Charlie. Yes. How could I have forgotten? Had he fallen in with some scruffy kids by the canal? Got picked up by a slum-lord with wandering hands? Wherever he was, he was dead at thirteen. I was right: he should’ve stayed in school. My fault. I’d liked it, us Foster boys working together. Handing our combined spoils to Mam at the close of each con felt like giving Dad the finger. But if Charlie had stayed in school, he’d be alive. Educated, able to hold down a proper job. He’d have kept our mam much better than I ever did.

Some brother I was. Some son.

My square moon still hung over the mountain, with my limp feet dangling halfway between that world and this one. I told Jag how they’d hanged him. We might’ve shared a noose.

Jag listened, watching her own private sky. “You know, asking after Charlie’s given me noggin a prod or sumfink. I remember someone taping rocks to me ankles and tipping me in the river. I sank and sank and never hit the bottom. I just fell out, here.” And she didn’t sound sad, but happy. Happy to remember something about herself. She sniffed wetly.

Water slapped the stilts of the jetty. The harbour had always been silent. I leaned over and watched the water bob and curl against the wood where before it had been as still as glass.

“What’s that?” Jag said, pointing out to sea.

A boat was sliding towards us, one of the dark ones from out where water met sky. Its passenger was cowled, and something in my gut told me this weren’t no human soul, but a native creature of Crook’s Landing. The prow bumped against the jetty and the creature turned its face to us. Its gaze was cold.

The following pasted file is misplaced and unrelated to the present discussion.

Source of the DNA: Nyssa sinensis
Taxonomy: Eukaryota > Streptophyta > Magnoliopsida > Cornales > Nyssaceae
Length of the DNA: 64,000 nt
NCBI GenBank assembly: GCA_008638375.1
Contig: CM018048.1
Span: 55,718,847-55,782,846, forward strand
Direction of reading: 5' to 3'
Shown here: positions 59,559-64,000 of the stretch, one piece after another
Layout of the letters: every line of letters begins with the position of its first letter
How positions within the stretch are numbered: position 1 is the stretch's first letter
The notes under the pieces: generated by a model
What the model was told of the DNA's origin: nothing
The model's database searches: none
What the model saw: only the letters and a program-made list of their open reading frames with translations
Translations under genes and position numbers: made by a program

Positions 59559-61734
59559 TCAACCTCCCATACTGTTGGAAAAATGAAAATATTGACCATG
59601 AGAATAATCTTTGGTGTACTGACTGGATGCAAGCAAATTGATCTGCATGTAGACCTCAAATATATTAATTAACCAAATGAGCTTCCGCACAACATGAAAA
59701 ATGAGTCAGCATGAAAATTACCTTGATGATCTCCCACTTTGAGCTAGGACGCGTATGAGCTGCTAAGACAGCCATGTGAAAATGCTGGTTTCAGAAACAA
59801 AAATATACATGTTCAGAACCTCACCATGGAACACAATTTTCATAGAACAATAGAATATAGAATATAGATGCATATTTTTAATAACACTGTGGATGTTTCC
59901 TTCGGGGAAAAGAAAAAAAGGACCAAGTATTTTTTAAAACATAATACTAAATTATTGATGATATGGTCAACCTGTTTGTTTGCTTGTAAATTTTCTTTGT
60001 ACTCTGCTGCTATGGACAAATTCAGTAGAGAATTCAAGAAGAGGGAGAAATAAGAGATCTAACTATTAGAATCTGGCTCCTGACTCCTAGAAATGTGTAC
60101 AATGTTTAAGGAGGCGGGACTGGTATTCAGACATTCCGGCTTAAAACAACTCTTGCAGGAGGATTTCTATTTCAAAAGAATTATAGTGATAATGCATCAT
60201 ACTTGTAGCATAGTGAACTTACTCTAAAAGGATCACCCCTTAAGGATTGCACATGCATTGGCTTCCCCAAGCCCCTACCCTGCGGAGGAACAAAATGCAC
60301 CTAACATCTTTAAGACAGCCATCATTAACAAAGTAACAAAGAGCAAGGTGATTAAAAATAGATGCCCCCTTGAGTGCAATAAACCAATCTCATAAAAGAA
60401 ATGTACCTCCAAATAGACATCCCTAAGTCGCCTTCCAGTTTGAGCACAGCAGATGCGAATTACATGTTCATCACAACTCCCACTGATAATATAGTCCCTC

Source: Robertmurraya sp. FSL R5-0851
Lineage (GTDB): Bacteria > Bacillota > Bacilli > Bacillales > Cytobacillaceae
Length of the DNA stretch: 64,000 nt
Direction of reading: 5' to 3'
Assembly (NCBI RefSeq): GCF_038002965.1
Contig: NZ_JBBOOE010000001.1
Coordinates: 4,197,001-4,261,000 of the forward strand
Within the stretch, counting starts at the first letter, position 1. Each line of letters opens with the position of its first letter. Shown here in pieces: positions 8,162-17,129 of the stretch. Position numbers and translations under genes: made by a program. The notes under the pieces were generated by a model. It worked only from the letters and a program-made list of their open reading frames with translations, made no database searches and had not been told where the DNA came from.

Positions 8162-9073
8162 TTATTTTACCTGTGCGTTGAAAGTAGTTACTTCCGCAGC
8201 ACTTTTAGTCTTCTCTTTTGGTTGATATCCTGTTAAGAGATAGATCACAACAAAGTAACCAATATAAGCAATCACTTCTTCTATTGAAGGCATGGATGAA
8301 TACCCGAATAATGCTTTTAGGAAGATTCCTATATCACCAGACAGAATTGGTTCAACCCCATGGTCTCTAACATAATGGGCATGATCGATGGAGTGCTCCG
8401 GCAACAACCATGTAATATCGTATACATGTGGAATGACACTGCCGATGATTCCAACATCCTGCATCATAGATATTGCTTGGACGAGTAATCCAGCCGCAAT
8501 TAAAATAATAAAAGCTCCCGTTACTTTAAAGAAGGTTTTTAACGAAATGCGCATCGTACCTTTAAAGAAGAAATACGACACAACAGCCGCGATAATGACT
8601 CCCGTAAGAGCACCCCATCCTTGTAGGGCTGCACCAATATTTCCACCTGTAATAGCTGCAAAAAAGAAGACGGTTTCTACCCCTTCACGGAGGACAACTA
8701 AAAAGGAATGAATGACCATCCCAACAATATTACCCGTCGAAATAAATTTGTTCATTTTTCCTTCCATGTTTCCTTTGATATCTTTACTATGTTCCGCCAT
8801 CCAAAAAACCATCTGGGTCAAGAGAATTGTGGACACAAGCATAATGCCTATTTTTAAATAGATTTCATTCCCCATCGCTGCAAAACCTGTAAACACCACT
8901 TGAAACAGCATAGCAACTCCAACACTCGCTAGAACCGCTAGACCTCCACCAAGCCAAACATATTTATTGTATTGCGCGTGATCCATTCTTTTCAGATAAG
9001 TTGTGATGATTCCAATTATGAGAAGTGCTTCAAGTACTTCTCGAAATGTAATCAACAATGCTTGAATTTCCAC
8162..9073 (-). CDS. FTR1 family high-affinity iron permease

“We heard you calling for your brother,” it said, tapping its chest. “We are touched by your bond.”

I was still on my hands and knees. I gripped the end of the jetty. Salt stung my palms. “Do you know where he is? Is he all right?”

“Charlie Foster fell far. He landed in Cutthroat Cove.”

I glanced up at Jag. She gulped. “Cutthroat Cove is to murderers what Crook’s Landing is to us. You ain’t told me he killed anyone.”

I scrambled up, fists clenched. “He hasn’t!”

The creature lifted a finger. “He took one man’s life before the end of his own. He has already told us how he struck them down. They died shortly after.”

The frantic escape from the poker pits; the bouncers. I heard again the dull crack of the chair hitting the guy’s head. A sound I’d taken for breaking wood had actually been bone. I raked my nails down my face. “But—but listen, he don’t deserve to be lumped in with murderers. It was an accident! He’s just a kid!”

Mam had let me feel her belly the first time he kicked. He was strong. With him, it wouldn’t be just me and Mam against my dad anymore. I was only four, but I swore to look out for him, didn’t I? Since then—since then, I’d done anything but. So I thumped my chest. “I’m responsible for that man’s life. I’m the reason Charlie was there. I’m the one who should’ve known better. You have to let me take his place.”

“You can’t!” Jag cried.

“We accept,” said the creature.

“Seriously?”

The creature inclined its head. “Charlie Foster is young. Cutthroat Cove does not suit him, yet a life has been taken and his place must be filled. Come with us, so he may be restored to the living world.”